Dead Men Left

Tuesday, August 16, 2005

More doom-mongering

Slightly by way of a public service announcement, here's Morgan Stanley's chief economist bewaring the ides of March (2006):

The reason to worry, in my view, is that the cost of [the US economy's] cyclical resilience in the face of an energy shock is not without serious consequences for an unbalanced world. In particular, it has pushed the asset-dependent American consumer to a new state of excess. At first blush, there seems to be little reason to worry -- according to our US team, personal consumption growth is tracking a 5.5% gain in the current quarter. But consider the costs of that stellar accomplishment -- a personal saving rate that has finally hit the “zero” threshold, debt ratios that continue to move into the stratosphere, and asset-led underpinnings of residential property markets that are now firmly in bubble territory. Courtesy of surging oil prices, these costs are now at the breaking point, in my view.

...there can be no mistaking the precarious position of today’s US consumer. In the face of an unprecedented shortfall of labor income -- with real compensation growth in the 44 months of the current expansion running $282 billion below the path of the typical cycle -- consumers have not even flinched. Reflecting a new asset-dependent spending mindset -- first arising out of the equity bubble of the late 1990s and more recently supported by the property bubble -- US households have been more than willing to draw their income-based saving rates down into unprecedented territory.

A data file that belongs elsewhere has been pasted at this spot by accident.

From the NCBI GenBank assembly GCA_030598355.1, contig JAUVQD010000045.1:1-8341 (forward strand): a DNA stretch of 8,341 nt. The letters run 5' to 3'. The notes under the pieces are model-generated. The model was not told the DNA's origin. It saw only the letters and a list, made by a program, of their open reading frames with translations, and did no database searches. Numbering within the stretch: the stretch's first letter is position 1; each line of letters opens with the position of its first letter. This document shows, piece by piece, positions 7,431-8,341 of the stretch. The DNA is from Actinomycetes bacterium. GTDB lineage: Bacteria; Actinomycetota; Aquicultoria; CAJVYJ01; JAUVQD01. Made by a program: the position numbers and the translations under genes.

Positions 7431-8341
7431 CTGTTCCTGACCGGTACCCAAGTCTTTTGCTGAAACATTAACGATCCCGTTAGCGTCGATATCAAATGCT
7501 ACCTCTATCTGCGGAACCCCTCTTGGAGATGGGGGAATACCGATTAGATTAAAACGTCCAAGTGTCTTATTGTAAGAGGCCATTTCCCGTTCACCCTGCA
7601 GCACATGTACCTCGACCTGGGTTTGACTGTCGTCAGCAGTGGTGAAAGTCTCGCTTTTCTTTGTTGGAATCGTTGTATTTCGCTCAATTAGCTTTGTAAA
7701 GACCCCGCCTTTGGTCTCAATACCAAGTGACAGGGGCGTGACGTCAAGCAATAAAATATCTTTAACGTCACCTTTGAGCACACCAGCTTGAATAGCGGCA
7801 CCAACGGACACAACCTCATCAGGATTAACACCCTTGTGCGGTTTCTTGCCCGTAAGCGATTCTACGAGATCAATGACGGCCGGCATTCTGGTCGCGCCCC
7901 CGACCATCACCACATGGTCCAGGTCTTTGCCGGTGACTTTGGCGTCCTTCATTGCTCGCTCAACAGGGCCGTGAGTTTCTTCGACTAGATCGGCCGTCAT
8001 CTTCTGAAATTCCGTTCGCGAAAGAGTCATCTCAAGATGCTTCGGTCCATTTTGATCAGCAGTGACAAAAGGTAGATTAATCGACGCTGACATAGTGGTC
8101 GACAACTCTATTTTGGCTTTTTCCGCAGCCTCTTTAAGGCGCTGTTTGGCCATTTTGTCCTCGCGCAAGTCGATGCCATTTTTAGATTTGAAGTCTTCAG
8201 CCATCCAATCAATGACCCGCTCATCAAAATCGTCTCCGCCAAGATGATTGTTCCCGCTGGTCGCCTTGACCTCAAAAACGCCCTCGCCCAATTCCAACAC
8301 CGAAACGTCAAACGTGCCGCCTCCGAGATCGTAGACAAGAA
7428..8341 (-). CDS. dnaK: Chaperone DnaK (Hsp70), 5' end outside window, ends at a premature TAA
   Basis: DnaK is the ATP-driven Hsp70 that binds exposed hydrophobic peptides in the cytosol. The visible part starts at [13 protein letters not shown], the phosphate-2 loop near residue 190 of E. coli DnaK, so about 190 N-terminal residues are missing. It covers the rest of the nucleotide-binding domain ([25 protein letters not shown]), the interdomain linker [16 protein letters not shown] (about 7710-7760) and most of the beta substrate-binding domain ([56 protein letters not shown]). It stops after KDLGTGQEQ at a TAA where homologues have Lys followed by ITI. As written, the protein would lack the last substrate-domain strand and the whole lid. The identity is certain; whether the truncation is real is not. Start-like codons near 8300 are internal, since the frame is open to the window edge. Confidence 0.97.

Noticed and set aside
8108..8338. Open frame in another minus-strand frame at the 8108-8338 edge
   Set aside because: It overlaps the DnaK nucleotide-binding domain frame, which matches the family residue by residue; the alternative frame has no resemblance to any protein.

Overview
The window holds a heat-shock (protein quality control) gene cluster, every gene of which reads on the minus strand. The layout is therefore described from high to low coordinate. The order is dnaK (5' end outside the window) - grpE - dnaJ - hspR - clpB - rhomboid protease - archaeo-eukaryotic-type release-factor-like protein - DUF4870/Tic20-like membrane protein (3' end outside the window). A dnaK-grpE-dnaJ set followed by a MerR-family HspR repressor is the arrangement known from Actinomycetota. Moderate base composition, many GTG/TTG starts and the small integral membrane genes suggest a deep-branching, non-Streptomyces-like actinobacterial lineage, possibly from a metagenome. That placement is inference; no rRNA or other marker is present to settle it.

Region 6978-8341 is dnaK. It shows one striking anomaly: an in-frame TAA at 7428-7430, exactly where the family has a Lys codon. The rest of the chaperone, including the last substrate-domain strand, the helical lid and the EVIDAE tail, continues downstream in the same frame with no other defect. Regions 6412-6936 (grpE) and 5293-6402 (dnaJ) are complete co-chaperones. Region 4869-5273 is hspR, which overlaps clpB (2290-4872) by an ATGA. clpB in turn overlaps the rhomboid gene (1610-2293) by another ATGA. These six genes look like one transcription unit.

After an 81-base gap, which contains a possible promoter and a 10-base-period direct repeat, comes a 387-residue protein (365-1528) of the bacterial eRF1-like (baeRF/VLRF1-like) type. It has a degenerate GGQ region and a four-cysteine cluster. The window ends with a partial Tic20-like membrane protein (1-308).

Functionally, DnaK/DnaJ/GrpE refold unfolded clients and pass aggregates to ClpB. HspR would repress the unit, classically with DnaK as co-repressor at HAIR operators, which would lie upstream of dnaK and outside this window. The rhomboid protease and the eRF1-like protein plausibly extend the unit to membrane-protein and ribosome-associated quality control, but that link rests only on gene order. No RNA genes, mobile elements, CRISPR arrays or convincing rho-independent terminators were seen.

While this penchant for spending may make sense in normal periods, it is the height of recklessness in the face of an energy shock. In the two oil shocks of the 1970s, the personal saving rate averaged about 9.5%, whereas in the oil shock just prior to the Gulf War of early 1991, it was around 7%. That means that in each of those earlier instances, US consumers had a cushion of saving they could draw upon in order to maintain existing lifestyles. Today’s “zero” saving rate underscores the total absence of any such cushion. The only backstop available to support the spending excesses of American consumers is the saving that is now embedded in their over-valued homes. Yet with the housing bubble now in the danger zone, that’s not exactly a comfort zone.

The UK's not in quite the same position, the housing bubble (thus far) deflating rather slowly, but the same low-savings, high-credit consumption has been fuelling growth for most of the current decade - proppped up, more recently, by high government spending. Despite a lower oil-dependency than the US (compensated for partial by higher natural gas-dependency), the situation here is precariously similar. If consumer spending slides, for whatever reason, the rest of the economy goes with it.